Mixed American Life
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Mixed American Life
Mixed Heritage, Mixed Culture,  Mixed Identity | mixedamericanlife.us
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WATCH: 'You Can Touch My Hair' Short Film

WATCH: 'You Can Touch My Hair' Short Film | Mixed American Life | Scoop.it
Remember that time a group of black women stood in the middle of New York City's Union Square holding signs inviting people to touch their hair? Yup, that really happened.
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Halle Berry's Baby and the Resurgence of the Tragic Mulatto

Halle Berry's Baby and the Resurgence of the Tragic Mulatto | Mixed American Life | Scoop.it
The furor caused by Berry's assertion that her daughter is black reminds us how confused Americans remain about race.
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Tonya Braddox's curator insight, October 8, 2013 12:28 PM

There are many fictional books that have multiracial characters that do not embrace the "tragic mulatto" type.  Instead, the characters proudly embrace all things that are a part of them.  We define who we are; it is not anyone's place to define or assign you an identity.  So, if Halle Berry identifies as Black, so be it.  There is nothing wrong with being Black and identifying with black cultures.  Yes, I said "black cultures" because part of the problem is how media and scholars alike have "boxed in" what it means to be Black in America and around the world.  One more thing, at the core of the problem is many people have not learned to embrace diverseness in what has been labeled Different, Other, Alterity.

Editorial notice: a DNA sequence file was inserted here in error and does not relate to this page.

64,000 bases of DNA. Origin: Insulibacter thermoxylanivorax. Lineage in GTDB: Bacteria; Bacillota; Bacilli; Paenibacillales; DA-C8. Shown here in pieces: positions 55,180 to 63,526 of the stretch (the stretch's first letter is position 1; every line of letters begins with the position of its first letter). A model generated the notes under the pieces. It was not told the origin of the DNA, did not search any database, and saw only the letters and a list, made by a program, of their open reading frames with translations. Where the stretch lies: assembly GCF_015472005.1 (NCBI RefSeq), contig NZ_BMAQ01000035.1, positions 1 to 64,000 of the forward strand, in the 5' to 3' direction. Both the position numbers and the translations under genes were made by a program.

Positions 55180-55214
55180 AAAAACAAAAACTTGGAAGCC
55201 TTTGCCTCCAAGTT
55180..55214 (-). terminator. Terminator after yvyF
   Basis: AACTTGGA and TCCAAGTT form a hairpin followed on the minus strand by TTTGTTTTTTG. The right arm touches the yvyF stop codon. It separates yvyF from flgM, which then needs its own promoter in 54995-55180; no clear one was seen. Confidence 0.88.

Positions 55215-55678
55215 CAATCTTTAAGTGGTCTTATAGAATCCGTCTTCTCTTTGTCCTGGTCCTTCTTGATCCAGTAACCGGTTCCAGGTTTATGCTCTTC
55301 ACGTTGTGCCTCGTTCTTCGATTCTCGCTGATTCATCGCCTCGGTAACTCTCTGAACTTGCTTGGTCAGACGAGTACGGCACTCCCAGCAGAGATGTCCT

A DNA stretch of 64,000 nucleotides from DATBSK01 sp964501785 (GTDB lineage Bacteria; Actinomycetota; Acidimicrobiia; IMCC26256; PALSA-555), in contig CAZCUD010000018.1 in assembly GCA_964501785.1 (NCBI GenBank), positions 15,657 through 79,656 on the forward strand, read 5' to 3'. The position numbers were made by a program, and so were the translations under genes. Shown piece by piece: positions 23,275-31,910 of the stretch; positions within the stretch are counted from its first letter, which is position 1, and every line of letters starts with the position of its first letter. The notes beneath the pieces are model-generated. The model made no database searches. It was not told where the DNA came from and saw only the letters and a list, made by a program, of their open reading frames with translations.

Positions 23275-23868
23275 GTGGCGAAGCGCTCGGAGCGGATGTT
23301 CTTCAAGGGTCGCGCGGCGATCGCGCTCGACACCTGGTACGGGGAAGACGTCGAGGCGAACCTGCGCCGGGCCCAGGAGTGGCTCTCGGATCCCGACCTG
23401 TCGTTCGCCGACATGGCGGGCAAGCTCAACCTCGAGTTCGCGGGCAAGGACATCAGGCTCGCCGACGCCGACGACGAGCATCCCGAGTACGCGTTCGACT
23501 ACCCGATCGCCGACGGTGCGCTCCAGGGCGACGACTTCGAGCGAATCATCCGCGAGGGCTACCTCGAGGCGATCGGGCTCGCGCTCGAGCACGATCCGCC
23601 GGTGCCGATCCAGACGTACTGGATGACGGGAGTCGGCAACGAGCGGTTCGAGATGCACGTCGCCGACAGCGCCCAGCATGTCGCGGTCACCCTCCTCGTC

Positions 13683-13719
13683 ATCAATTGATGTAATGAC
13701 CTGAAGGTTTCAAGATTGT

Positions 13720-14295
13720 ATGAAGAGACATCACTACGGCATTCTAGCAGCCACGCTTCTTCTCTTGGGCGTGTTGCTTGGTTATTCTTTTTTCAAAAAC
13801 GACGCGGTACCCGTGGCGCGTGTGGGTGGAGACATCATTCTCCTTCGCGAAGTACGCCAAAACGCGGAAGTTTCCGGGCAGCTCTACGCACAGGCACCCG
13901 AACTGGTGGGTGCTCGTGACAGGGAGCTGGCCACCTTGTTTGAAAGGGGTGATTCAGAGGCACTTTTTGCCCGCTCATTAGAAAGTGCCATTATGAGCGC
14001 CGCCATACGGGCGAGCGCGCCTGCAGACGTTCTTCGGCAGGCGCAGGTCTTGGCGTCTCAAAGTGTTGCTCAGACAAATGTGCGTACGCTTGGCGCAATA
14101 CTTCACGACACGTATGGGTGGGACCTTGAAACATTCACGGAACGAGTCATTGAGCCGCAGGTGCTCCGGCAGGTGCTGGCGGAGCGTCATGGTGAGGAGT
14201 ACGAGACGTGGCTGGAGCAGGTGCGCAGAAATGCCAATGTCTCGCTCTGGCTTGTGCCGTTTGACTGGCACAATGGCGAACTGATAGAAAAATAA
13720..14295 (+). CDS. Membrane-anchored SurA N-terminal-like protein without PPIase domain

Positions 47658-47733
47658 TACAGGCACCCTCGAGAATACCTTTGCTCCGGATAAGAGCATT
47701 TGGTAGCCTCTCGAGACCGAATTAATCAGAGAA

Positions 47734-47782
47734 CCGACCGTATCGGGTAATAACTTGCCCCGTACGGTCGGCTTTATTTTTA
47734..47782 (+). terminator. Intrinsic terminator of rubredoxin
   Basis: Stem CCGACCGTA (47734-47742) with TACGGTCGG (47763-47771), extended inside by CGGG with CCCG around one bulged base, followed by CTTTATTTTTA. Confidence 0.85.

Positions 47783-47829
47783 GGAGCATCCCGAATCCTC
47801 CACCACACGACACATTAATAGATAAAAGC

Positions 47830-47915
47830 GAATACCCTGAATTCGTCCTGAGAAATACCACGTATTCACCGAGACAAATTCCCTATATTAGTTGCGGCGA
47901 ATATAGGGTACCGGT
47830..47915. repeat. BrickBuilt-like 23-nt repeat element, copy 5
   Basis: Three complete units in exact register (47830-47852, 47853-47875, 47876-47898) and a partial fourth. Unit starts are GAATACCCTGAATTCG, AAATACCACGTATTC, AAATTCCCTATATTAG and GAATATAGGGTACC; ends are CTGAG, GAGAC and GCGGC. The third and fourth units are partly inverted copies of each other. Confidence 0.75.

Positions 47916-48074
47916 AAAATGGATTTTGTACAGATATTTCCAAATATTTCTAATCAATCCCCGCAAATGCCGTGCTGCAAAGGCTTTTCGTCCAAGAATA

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How Diversity Will Alter Black History 

How Diversity Will Alter Black History  | Mixed American Life | Scoop.it

(The Root)—“All American history has always been multiracial, at least certainly since the early 1600s,” Blackmon told The Root. “It’s not a question of whether there has been a multiracial history, but whether it’s been acknowledged or specifically understood."

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Tonya Braddox's curator insight, November 11, 2013 8:41 PM

Yes, multiracials have been a part of American history for a very long time.  Yes, we need to continue to explore and document our people's experiences.  But, to say that we will stop talking about race, racism, and the system of slavery when we are all light brown ignores the deep and complex way in which we've been socialized to perceive ourselves through the eyes of others.  The author says, "you'll see." Yes, "we'll see" that the future light-browns of America will ask similar questions as to their identities and cultures.  It is a human act to want to know who we are, where we come from, and why someone looks slightly different from us. (This is how we explore our world.)  I think the questions will always be there and how we choose to answer these questions will determine if we truly value ourselves and those we encounter.  I seriously doubt that we will ever have a post racial society.